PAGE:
The uprising in Syria turned much more violent in the past week and the Bashar al-Assad government is tottering. Civilians have obtained weapons and begun an armed resistance. Syrian soldiers are deserting and forming a Free Syrian Army. While the Arab League on Sunday voted to impose punitive economic and political sanctions on Damascus, fighting is breaking out nationwide between the Sunni majority and Shi’ite minority.
A faltering regime and rising violence often leads to a military coup. They were commonplaces in much of the developing world back in the 1950s and 1960s and a convoluted and incomplete one began in Egypt last fall. Syria is ripe for one now. The Arab
League’s overwhelming approval of sanctions – the first in its 66-year history – increases pressure on Assad.
The Assad government faces violence from several quarters. Civilians in the opposition are arming themselves with weapons brought in from Lebanese markets and western Iraq by the Muslim Brotherhood and smuggling networks which have attached themselves to insurrectionary movements. Syrian security forces can no longer fire into crowds without fear of facing return fire from rooftops and windows. Nor can they move from town to town without fear of attack.
In recent weeks several thousand soldiers – a precise or even rough figure is not yet clear – have deserted the Syrian army and formed the Free Syrian Army (FSA). Better trained and equipped than the civilian fighting forces, the FSA are mounting attacks on government buildings in Damascus and pulling off deadly ambushes in between restive cities. The heretofore solid support of the armed forces can no longer be relied upon by the government.
Sectarian violence is breaking out in a few cities. The Alawite (Shi’ite) population, from which much of the Assad political, military, and business elite come, is subject to attacks and intimidations. These events will recall the early days of sectarian fighting after the fall of Saddam Hussein in Iraq in 2003, which of course devolved into murderous sectarian warfare.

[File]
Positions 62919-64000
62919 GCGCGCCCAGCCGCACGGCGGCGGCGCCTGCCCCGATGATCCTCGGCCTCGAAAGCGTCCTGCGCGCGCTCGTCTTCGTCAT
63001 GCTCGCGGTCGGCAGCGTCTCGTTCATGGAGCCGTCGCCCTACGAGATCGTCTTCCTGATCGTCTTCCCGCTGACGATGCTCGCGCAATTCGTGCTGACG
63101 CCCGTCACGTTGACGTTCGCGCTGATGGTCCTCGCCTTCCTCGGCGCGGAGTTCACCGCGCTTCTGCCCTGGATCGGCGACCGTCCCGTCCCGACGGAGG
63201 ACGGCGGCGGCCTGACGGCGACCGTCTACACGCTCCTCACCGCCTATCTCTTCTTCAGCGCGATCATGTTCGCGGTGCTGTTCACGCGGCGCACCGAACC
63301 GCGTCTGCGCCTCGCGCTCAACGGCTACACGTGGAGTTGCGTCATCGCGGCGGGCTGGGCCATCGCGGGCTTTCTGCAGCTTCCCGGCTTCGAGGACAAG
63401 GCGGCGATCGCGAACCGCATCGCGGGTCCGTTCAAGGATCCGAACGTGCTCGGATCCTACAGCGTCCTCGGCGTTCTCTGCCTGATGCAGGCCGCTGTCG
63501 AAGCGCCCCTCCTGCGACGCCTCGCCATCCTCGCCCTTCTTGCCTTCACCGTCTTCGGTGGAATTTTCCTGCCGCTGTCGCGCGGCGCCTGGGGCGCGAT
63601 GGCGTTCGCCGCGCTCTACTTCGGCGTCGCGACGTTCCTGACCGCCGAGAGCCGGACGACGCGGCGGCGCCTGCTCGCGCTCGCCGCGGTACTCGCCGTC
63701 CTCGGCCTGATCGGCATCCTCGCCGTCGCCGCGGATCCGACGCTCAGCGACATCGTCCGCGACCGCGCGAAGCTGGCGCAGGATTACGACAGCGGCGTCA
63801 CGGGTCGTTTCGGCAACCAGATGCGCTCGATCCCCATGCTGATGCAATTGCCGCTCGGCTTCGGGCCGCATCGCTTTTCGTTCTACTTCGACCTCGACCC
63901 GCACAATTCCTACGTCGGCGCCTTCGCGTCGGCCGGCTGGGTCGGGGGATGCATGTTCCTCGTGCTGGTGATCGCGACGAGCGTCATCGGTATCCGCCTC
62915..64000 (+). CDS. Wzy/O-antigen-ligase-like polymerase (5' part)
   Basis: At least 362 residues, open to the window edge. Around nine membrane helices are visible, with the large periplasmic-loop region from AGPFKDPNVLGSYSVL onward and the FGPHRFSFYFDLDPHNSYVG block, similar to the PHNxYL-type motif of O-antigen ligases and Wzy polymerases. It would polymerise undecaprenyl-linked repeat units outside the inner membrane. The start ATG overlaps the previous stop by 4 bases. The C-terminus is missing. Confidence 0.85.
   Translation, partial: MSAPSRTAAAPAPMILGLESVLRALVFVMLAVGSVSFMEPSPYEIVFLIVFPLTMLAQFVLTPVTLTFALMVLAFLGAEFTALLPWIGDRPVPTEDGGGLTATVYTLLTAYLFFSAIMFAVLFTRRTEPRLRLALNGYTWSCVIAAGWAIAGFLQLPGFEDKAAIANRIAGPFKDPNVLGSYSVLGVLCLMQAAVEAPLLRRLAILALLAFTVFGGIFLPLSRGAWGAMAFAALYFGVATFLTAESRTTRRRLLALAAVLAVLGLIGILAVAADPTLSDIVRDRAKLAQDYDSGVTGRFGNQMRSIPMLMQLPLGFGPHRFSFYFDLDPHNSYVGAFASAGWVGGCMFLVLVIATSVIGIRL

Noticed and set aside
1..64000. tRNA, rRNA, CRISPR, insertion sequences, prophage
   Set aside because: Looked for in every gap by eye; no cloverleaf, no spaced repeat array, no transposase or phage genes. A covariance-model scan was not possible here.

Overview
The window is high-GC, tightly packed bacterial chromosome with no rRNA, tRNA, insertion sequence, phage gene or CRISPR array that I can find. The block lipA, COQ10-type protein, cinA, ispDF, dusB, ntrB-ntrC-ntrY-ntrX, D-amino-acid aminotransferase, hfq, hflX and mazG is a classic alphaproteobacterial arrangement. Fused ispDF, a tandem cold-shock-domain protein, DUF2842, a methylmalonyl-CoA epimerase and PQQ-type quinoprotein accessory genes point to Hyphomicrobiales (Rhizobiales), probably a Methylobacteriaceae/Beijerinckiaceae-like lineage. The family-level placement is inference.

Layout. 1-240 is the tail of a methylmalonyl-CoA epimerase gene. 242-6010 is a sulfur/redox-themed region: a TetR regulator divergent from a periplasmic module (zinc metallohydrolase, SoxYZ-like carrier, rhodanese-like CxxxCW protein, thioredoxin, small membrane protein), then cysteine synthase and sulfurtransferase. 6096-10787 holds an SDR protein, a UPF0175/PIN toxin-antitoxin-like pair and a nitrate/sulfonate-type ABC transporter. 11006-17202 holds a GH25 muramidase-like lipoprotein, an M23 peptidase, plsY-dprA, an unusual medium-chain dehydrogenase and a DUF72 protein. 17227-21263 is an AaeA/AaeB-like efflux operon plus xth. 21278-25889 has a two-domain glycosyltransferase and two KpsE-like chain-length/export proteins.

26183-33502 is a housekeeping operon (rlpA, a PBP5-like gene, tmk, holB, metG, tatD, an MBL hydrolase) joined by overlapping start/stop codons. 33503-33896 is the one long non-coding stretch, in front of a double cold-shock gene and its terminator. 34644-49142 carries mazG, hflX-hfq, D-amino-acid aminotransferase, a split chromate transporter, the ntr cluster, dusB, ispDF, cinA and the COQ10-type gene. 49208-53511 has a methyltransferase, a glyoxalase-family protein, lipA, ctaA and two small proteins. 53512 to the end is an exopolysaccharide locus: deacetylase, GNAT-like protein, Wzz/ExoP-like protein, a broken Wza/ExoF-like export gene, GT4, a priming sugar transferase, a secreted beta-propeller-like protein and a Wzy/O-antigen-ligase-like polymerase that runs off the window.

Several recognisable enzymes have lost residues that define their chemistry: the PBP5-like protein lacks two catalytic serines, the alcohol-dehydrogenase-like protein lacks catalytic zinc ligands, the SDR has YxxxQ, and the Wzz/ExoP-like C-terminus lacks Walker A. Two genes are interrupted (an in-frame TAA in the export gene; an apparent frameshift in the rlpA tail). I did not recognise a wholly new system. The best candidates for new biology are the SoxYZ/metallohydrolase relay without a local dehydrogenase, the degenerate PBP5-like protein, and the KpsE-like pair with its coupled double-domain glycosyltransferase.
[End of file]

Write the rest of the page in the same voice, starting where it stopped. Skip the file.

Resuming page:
There are still hundreds of thousands of Iraqi Sunnis in Syria who fled the warfare and the dismal prospects for their co-religionists in the now Shi’ite-dominated country. Many will eagerly side with Syrian Sunnis against the Shi’ites in and out of the regime. Their ties to the Sunni resistance in Baghdad and Anwar make for a good supply of arms and trained fighters, facilitated by Saudi intelligence.
Approximately 10% of Syria’s 23 million people are Kurds. They have long endured oppression and will likely seek to break away from Northeastern Syria and become part of the Kurdish region in Northern Iraq. Iraqi Kurds took advantage of Saddam’s ouster to break away from Iraq, forming a separate flag, constitution, and army. They are for all practical purposes an independent state and will welcome incorporating a portion of Syria. Northeastern Syria is the location of much of Syria’s oil resources and would make oil-rich Kurdistan all the more wealthy, powerful, and of interest to the West.
The military perspective
Armies are not always the steadfast servants of the government they claim to be. They at times act in their own institutional interests, usually commingling with nebulous ideas of honor and virtue and duty. Most of the Syrian army leadership is dedicated to, and part of, the Assad regime. Loyal officers are rewarded with promotions and upon retirement may expect sinecures in the regime’s business sector (as for example do their colleagues in the Egyptian and Pakistani armies).
Other officers may see their interests shifting away from Damascus as the regime is failing to serve the nation’s interest, particularly as the new sanctions impact on business. It can no longer maintain law and order; indeed, it is the chief cause of unrest. It can no longer guarantee the integrity of national boundaries, and if the oil-producing region were to break away, the nation’s economy would weaken badly. Further, Assad’s rule is leading to the gradual disintegration of the institution the military cares most for – itself.